Welcome to your lesson notes page Vicky!
Tue 20th July 2021
- Always think of sound quality as you play these.
- In the scales, keep your fingers down on the string once you’ve put them on.
- Try the new fingering for chromatic scales. Remember you don’t need to squish your fingers together too much as you have very slender fingers!
- Pick any super tricky bars to memorise (notes and bowing) one note at a time.
- In the last section, keep your right arm as loose as possible.
- Aim higher with your 3rd fingers in bar 52.
- Be bold at the start.
- Keep the bowing concise as possible on the semiquavers.
- From 9, make the quaver bows swooshy and the semiquaver bows concise to help with co-ordination.
- Keep those 1st fingers right next to the nut.
- Try to keep most of it in the lower half.
Tue 22nd June 2021
- 2nd fingers can be much lower, especially in bars 7 and 28.
- Relax a bit with the line of 22 to help the swing and try it lower in the bow.
- Aim for a ghostly sound from 36.
- Practice the shift at 22 with a G ghost note, keeping the bow as smooth as possible as you approach the heel.
Tue 8th June 2021
- In your C major warm-up scale, check the tuning of your long tonics to make sure your whole hand is staying in 2nd position all the time.
- At 22, accent the crochets a little to really define the rhythm.
- Make sure you’re minor again on the next line!
- Count yourself in to make sure the bars with rests are correct.
- In 23, mimic the springing action in your bow with your left hand as you shift.
- At 37, speed the bow up on the accents. If you’re finding the slurring tricky to get your head around, give yourself a little gap between each slur.
- Find your A flat before you start.
- Practice the opening phrase whilst holding down the pedal and some A flats.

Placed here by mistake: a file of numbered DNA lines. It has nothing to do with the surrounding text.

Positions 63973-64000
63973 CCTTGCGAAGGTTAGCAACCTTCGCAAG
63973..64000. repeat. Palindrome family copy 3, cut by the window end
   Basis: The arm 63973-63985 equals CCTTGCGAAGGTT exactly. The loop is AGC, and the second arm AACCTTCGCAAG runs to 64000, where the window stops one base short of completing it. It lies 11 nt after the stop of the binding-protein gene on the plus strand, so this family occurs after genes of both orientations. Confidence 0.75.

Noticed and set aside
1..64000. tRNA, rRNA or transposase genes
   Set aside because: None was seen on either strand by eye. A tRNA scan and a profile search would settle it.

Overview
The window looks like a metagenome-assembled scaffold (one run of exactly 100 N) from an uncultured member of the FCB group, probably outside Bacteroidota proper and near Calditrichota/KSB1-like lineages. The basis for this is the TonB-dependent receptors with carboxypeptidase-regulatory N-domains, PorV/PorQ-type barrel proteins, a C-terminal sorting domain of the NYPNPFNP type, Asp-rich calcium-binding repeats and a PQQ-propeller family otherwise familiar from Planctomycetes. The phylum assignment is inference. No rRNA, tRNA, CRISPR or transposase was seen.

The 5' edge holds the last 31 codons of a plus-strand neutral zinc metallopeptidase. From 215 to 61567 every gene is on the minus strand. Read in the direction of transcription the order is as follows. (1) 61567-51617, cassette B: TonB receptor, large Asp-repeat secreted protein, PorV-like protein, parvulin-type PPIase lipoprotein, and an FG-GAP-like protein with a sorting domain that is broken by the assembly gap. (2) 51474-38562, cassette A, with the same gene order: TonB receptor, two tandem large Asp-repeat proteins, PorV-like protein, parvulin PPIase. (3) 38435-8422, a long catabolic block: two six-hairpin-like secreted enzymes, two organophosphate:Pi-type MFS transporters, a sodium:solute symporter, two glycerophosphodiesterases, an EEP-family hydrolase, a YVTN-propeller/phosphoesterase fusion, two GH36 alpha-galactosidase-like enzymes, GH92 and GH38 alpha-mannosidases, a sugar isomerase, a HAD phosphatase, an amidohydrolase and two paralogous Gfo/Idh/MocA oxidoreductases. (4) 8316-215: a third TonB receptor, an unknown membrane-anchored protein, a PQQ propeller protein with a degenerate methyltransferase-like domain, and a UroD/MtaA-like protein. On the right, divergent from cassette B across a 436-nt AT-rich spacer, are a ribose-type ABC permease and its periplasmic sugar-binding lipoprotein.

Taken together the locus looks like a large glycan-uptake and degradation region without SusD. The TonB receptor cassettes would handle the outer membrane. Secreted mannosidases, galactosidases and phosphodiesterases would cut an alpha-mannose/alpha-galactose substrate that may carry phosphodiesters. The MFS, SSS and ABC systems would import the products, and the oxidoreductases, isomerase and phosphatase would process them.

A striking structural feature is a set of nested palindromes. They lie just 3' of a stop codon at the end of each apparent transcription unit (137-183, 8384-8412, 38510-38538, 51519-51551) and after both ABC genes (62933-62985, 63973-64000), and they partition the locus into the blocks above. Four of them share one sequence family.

- Get your bow flowing smoothly before you start with some A flats and E flats.
Tue 18th May 2021
- For slurred scales, use a 4-syllable word to help you, or notice which finger you need to change bow on. Keeping your bow moving at a constant speed too.
- For E major, place your 3rd and 4th fingers on the string before you start to make sure your elbow is in the right place.
- Try the chromatics with the book closed!
- Low 2nds can be lower.
- Let the bow glide across the string – relax your bow arm and your jaw to help with this!
- Warm up with some bow shapes, maybe even on a straw to make sure you’re not too tense.
- For the middle section, move from the shoulder but with a flexible wrist and bow hand. Start slowly and speed it up gradually.
Tue 4th May 2021
Add scales to your practice, from the from the front of your G4 book.
- For the separation between notes, notice how you play the double ups in 6 and 7 and try to mimic that elsewhere.
- In 4 & 5, careful of the rhythm – you’re cutting the ties a little too short, yet we still need a bit of air between the notes.
- Use a small cuddly toy to help you get the right feeling in your right hand for the bow hold.
- From 10, make sure you’re keeping the quavers in the lower half.
- Practice the bow stroke from 21 starting with air bowing, then just open strings.
- Watch out for the tuning of the F#s in 27 and 35.
- Also careful with the tuning of Gs and As on the E string.
Tue 20th Apr 2021
Keep practising pinkie push-ups.
- Warm up with a G major scale using the bowing from the first line. Keep it nice and light in the lower half.
- Practice just the first section. Were you still in the lower half even by the end of line 2?
- Practice the last bar and a half of the first section open strings, getting a good tone and repeating til it feels comfortable. Then add in the fingers (no trill), then add the trill.
- No need to retake for the 2nd section. Keep this section light – ballet dancers with an impressionist backdrop!
- Try to sink into the string a bit more in the f sections, especially in the crotchets at the start of the end section.